# Is it defined to provide an empty range to C++ standard algorithms?

Following on from my previous question, can we prove that the standard allows us to pass an empty range to a standard algorithm?

Paragraph 24.1/7 defines an "empty range" as the range [i,i) (where i is valid), and i would appear to be "reachable" from itself, but I'm not sure that this qualifies as a proof.

In particular, we run into trouble when looking at the sorting functions. For example, std::sort:

Complexity: O(N log(N)) (where N == last - first) comparisons

Since log(0) is generally considered to be undefined, and I don't know what 0*undefined is, could there be a problem here?

(Yes, ok, I'm being a bit pedantic. Of course no self-respecting stdlib implementation would cause a practical problem with an empty range passed to std::sort. But I'm wondering whether there's a potential hole in the standard wording here.)

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Two SO users need to read the language-lawyer tag wiki: «Typical questions concern gaps between "what will usually work in practice" and "what the spec actually guarantees".» – PreferenceBean Sep 21 '11 at 19:32

I don't seem much room for question. In §24.1/6 we're told:

An iterator j is called reachable from an iterator i if and only if there is a finite sequence of applications of the expression ++i that makes i == j.

and in \$24.1/7:

Range [i, j) is valid if and only if j is reachable from i.

Since 0 is finite, [i, i) is a valid range. §24.1/7 goes on to say:

The result of the application of functions in the library to invalid ranges is undefined.

That doesn't go quite so far as to say that a valid range guarantees defined results (reasonable, since there are other requirements, such as on the comparison function) but certainly seems to imply that a range being empty, in itself, should not lead to UB or anything like that. In particular, however, the standard makes an empty range just another valid range; there's no real differentiation between empty and non-empty valid ranges, so what applies to a non-empty valid range applies equally well to an empty valid range.

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Indeed. I think that your answer agrees with my conclusions thus far, and it certainly seems to be as thorough as anything I can come up with. – PreferenceBean Sep 21 '11 at 19:36

Big-O notation is defined in terms of the limit of the function. An algorithm with actual running time g(N) is O(f(N)) if and only if lim N→∞ g(N)/f(N) is a non-negative real number g(N)/f(N) is less than some positive real number C for all values N greater than some constant k (the exact values of C and k are immaterial; you just have to be able to find any C and k that makes this true). (thanks for the correction, Jesse!)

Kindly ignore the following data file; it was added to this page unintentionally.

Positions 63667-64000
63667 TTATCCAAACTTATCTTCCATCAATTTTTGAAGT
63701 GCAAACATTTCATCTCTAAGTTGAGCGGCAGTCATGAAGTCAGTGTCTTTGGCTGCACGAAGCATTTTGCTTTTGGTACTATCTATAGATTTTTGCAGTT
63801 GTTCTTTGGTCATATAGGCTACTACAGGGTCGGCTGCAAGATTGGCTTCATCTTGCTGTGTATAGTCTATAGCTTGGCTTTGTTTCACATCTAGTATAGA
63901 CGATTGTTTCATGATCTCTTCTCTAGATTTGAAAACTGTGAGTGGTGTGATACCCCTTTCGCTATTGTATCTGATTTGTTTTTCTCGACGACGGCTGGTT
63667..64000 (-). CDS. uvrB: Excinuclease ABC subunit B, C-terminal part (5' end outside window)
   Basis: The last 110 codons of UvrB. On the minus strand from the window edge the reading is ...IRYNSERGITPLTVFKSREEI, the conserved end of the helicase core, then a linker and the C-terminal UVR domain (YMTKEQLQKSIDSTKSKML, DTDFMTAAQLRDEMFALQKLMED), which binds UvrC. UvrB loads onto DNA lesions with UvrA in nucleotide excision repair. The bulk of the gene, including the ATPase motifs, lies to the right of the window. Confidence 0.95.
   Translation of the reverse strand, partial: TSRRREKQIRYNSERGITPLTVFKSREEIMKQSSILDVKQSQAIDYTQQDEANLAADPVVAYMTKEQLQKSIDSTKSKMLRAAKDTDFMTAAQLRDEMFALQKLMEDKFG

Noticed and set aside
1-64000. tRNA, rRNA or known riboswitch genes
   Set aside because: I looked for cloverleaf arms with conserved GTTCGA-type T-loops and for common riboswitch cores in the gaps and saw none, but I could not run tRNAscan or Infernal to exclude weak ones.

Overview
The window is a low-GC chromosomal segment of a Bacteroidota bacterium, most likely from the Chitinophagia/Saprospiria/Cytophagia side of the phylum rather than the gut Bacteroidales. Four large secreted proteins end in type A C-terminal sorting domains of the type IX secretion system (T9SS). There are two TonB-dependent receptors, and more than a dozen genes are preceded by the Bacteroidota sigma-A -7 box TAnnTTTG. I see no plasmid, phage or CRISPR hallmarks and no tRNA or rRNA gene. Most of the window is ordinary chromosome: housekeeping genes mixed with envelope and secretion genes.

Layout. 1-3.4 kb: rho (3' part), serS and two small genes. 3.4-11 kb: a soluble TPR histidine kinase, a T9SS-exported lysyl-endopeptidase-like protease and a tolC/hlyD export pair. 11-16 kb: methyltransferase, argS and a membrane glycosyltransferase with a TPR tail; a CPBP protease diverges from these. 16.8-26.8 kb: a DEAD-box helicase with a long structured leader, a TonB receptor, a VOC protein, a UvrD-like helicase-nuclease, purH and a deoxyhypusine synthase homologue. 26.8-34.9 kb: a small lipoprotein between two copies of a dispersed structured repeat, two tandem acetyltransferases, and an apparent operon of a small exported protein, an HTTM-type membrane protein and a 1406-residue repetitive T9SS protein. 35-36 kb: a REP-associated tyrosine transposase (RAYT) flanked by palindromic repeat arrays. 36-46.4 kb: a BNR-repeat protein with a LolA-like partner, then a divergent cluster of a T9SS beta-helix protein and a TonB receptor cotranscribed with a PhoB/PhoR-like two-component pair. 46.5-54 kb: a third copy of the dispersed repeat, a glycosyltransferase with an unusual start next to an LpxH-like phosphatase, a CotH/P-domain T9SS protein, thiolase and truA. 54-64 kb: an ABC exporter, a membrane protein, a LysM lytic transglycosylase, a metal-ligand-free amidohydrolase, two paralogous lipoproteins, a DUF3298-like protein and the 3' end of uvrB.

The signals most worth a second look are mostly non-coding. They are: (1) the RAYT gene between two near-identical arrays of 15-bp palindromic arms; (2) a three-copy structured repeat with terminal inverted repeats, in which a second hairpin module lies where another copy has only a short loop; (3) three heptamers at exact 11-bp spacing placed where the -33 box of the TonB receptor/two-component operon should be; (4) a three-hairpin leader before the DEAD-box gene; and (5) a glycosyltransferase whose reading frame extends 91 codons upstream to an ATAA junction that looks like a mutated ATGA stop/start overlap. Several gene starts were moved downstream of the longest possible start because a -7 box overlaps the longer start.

You'll note that the actual number of elements is not relevant in big-O analysis. Big-O analysis says nothing about the behavior of the algorithm for small numbers of elements; therefore, it does not matter if f(N) is defined at N=0. More importantly, the actual runtime behavior is controlled by a different function g(N), which may well be defined at N=0 even if f(0) is undefined.

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OK, so there's no issue with the complexity requirements, and we can just lean on the fact that the range satisfies all stated iterator requirements? – PreferenceBean Sep 21 '11 at 19:18
I can't speak to the standard's wording as I don't have a copy of the standard, sorry. – bdonlan Sep 21 '11 at 19:18
OK; that's what I'm after, really. – PreferenceBean Sep 21 '11 at 19:19
To be pedantic (since the OP was as well :), Big-O notation is not about the limit; g(N) is O(f(N)) on the range I if there is some positive constant C such that g(N) <= C f(N) for all N in I. So there really is something to say about N = 0, if the standard wanted to. (And you can replace the range I with "for large N", meaning, there is some range [N_0, infinity), which is presumably what the standard means by complexity) – Jesse Beder Sep 21 '11 at 19:21
By the way, the main distinction I'm trying to draw is that the limit of g(N)/f(N) may not exist (it just needs to have an upper limit). – Jesse Beder Sep 21 '11 at 19:24

Apart from the relevant answer given by @bdonlan, note also that f(n) = n * log(n) does have a well-defined limit as n goes to zero, namely 0. This is because the logarithm diverges more slowly than any polynomial, in particular, slower than n. So all is well :-)

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However, there's still an issue with, for example, lower_bound, whose complexity requirement is "at most log2(last-first) + O(1) comparisons". This doesn't use O-notation for the logarithmic part, so @bdonlan's argument doesn't apply; and log2(n) doesn't have a limit as n goes to zero. The best we can do here is argue that log2(0) is negative (even though it's undefined), and (if we're talking about C++11) invoke 17.5.1.4/6 ("If the formulation of a complexity requirement calls for a negative number of operations, the actual requirement is zero operations.") – Mike Seymour Sep 22 '11 at 1:17
@Mike: OK, fair enough, though of course in reality there wasn't any issue to begin with, since big-O notation describes asymptotic behaviour, so the behaviour on any bounded interval is irrelevant. Thanks for pointing this out, though :-) – Kerrek SB Sep 22 '11 at 1:27